“I had a bead on both of them,” I say, glaring at my gun, “but it malfunctioned on me.” I point at another plastic bin some distance away and shoot.


Oh, now it decides to work.

I thump it into Zack’s hand, glaring at the big melty hole in the distant bin.

“Fix it, Zack.”

“Come on, Tia,” Boss puts her arm around my shoulder and waves to April who is standing on the other side of the field of plastic bins to say all’s well. “Maybe a tranq gun would be a better idea for you.”

“I’ve been telling you,” I say and start coughing. I guess you could rather call it hacking and wheezing. It’s not much like a normal cough.

“The air’s not so good around here,” says Boss. “We’d better get you in the truck and seen to.”

“You think?” I cough. “I’ll bet those pipes leak more gas than they carry.”

“If they did,” says Boss, “you would have blown us all up just now.”

“Good point,” I say, my voice getting hoarser and hoarser, “but there was a strong breeze. Cold too. Boss, I’m losing my voice…”

“You’d better stop talking,” Boss says, gesturing to Zack to help support me on the other side. “I think you’re having a reaction to the gas.”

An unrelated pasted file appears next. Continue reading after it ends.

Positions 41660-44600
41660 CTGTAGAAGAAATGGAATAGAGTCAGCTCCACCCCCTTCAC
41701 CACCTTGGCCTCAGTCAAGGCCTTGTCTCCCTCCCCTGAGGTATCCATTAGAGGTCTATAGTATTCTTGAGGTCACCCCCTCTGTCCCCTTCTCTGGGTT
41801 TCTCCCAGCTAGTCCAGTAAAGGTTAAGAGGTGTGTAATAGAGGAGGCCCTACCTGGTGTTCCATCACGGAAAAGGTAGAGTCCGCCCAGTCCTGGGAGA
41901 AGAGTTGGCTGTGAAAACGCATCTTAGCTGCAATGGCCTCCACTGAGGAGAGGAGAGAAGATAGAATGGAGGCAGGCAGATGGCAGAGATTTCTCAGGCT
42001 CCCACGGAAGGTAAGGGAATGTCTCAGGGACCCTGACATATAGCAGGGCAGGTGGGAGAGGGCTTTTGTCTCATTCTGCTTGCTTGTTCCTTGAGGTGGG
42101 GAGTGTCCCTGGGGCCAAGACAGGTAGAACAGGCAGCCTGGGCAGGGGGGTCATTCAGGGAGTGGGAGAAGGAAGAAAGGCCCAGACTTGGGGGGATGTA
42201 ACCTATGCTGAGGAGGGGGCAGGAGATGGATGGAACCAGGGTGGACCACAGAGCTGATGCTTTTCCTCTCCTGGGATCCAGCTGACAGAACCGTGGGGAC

I think of how carbon monoxide can kill silently by taking up all your red blood cells so that there are none left for oxygen to take a ride in. I wonder what the gas in the plant is. My stomach turns and I feel like throwing up, but can’t, because my lungs appear to have stopped working and I’m choking.

“How you feeling?” April leans over me in the truck.

I blink at my blurry vision and the oxygen face mask obscuring half my vision. I give her a half-hearted thumbs up, glad to be able to feel the cool oxygen filling my lungs. I have yet to go on a mission where I haven’t almost died. One day. Maybe one day, there’ll be a mission where I’ll be the Boss’s dependable one, like the others and I won’t almost die.

“She’s feeling better, Boss,” April calls to where Boss is driving. “We’re relocating the critter to a more suitable environment,” April says more softly. “We reckon the Emerson Foothills should do the trick.”

I nod.